A few of the neglected Rabbits that have come through our rescues.
Basil Bunny – One of the inspirational Buns behind the fight for improved rabbit welfare.
Basil was a beautiful French Lop Rabbit who, according to specialists at a local small animal rescue hospital, survived one of the worst cases of neglect they have ever seen.
Basil was taken to Paws Here Animal Shelter after being treated badly in his previous home. He had been kept outside in a tiny covered hutch that was too small for him to even move properly and caused several problems for Basil. The hutch was just covered enough to keep him warm and survive, but Basil suffered from scalded and raw feet from standing on urine-soaked ground for too long. His lungs were also badly affected from the ammonia in the air, which eventually lead to chronic pneumonia.
When Basil was first rescued, his eyes could not cope with natural sunlight after so long in the dark. He needed extensive veterinary treatment costing over £1500, including three hours in surgery to remove part of his damaged jaw and teeth from years of a poor diet. Basil continued to need this kind of care for the rest of his life, and was then considered a permanent resident of Paws Here Animal Shelter living with foster carers Marie and Andy.
Basil’s health problems could all have been avoided if he had been cared for correctly. Luckily, his story is now a happy one full of hope and love.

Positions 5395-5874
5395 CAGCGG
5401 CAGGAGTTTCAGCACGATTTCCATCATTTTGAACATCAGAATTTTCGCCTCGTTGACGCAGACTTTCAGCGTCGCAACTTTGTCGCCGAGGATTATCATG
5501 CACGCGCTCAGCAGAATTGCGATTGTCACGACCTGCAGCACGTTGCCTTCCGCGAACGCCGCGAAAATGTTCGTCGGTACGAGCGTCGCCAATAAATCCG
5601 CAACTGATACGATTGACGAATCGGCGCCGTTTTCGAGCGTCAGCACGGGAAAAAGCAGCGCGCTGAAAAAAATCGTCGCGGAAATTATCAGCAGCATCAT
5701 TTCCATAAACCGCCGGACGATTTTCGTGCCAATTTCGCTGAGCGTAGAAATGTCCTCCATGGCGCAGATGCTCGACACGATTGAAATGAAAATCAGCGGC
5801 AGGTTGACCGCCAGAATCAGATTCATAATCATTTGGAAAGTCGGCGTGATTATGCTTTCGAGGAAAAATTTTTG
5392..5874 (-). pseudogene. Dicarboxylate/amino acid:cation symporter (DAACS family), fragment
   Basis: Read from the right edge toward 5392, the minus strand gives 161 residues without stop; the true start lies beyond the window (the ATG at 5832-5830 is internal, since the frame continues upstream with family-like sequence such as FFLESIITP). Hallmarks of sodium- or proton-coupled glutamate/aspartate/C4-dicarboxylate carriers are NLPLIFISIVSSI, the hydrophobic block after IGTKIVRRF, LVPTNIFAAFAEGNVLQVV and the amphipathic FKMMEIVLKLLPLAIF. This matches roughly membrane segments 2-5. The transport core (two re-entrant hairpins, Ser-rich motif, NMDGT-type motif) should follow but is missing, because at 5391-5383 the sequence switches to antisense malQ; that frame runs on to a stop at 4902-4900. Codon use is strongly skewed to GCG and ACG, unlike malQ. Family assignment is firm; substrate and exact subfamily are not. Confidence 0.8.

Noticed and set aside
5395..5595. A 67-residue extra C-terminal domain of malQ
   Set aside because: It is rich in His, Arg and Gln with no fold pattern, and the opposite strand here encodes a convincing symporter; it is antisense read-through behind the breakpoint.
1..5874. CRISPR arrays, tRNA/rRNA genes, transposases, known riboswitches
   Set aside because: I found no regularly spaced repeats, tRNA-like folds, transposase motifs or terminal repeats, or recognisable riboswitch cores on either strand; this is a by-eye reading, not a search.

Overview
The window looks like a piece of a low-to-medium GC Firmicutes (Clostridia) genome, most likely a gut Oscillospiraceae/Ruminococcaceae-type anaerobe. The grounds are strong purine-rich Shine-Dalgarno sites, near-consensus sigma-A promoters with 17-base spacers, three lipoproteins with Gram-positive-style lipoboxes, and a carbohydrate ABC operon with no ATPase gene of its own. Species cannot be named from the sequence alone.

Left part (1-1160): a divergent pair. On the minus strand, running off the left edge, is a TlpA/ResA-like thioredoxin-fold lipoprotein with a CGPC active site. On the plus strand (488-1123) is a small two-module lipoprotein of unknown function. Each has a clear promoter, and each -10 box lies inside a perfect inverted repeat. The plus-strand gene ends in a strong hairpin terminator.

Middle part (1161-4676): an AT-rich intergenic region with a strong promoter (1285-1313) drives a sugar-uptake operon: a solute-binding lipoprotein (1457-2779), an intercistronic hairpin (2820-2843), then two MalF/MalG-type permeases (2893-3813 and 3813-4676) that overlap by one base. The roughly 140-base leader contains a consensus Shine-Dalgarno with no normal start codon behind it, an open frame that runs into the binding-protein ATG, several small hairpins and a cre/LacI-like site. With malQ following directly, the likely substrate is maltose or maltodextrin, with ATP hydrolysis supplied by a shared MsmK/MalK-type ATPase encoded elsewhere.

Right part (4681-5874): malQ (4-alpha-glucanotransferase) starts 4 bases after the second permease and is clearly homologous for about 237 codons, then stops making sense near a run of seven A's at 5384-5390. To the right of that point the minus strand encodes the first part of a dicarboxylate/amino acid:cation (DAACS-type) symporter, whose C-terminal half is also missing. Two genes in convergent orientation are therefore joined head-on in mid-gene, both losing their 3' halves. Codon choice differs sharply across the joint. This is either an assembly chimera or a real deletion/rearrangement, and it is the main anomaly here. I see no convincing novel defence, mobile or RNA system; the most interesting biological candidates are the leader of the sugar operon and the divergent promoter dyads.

Sadly Basil eventually succumbed to his various illnesses and lost his fight for life towards the end of the summer of 2012 when he passed over the Rainbow Bridge.
He was able to thrive in his new home while he gradually recovered from the bad experiences of his past, touching people’s lives and had a strong following of Facebook fans around the world.
the following ‘case’ text on the rescue bunnies mentioned below, was taken from our former dedicated rabbit rescue’s webpage prior to their closure
Murphy was rescued by an angel and taken to Buddies Bunny Rescue after she found out the people who had got him were keeping him in the cardboard box he came home in from the pet shop and only feeding him from time to time on human food!!
He also was never given hay and grass and generally was not being looked after in the slightest.
On arrival at Buddies Bunny Rescue it was clear to that Murphy had suffered – his teeth were the worst we had seen at Buddies and were severely overgrown.
He was booked in for major dental work and after a few Ops it was decided to remove his front teeth entirely, we are pleased to report that his back teeth are now coping fine and he has not needed any further dental work but will be checked on every 4 months for life.
Murphy is now a fit and happy, pain free young man who lives as a house bun with a wonderful bunny mummy and helped raise funds as a sponsor bunny for our now closed rescue, Buddies Bunny Rescue.